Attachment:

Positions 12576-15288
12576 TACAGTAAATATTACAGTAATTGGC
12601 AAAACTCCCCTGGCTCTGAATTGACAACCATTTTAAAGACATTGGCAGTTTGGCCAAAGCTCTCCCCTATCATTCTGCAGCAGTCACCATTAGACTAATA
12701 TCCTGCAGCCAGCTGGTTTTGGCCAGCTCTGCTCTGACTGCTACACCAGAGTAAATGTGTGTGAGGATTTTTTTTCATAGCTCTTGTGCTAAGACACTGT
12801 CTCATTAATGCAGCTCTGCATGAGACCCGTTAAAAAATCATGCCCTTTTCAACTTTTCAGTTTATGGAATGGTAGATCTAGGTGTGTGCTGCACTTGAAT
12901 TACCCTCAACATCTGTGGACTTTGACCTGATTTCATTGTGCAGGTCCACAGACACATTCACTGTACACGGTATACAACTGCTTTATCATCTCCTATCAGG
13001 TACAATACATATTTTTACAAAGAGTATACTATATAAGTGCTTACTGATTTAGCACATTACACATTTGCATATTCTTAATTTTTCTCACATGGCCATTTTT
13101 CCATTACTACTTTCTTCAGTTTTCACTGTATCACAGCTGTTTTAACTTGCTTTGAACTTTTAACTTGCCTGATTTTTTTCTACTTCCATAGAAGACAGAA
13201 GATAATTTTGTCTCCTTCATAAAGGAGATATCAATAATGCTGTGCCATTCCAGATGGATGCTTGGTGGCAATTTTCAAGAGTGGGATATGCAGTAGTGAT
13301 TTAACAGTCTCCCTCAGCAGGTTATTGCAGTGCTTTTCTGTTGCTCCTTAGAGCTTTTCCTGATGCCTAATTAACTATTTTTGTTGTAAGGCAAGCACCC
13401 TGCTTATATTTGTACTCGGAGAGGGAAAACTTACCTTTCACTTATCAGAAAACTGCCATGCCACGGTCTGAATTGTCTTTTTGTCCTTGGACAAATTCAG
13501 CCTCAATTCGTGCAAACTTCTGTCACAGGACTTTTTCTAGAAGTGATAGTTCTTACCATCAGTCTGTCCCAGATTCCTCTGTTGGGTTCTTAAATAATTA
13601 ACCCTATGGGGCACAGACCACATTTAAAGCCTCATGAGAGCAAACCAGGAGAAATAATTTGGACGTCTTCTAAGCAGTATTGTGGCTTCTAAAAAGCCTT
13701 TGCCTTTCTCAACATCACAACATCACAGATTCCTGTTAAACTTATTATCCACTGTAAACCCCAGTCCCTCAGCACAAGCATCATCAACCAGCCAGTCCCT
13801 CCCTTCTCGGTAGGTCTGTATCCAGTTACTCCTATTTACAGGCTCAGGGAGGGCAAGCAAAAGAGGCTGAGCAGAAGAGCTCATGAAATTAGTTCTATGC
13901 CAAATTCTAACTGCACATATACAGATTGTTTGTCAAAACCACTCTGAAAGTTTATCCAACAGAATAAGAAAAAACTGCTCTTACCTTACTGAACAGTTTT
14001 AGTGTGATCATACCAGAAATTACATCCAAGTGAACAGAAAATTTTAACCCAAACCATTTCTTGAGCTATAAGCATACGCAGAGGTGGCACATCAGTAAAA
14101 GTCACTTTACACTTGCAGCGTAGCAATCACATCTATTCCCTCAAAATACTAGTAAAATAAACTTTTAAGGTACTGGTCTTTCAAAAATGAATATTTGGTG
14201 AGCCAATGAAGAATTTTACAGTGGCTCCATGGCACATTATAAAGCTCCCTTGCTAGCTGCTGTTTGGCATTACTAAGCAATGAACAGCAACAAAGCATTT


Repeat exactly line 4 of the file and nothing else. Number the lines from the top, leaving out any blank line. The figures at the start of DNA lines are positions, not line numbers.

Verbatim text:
12701 TCCTGCAGCCAGCTGGTTTTGGCCAGCTCTGCTCTGACTGCTACACCAGAGTAAATGTGTGTGAGGATTTTTTTTCATAGCTCTTGTGCTAAGACACTGT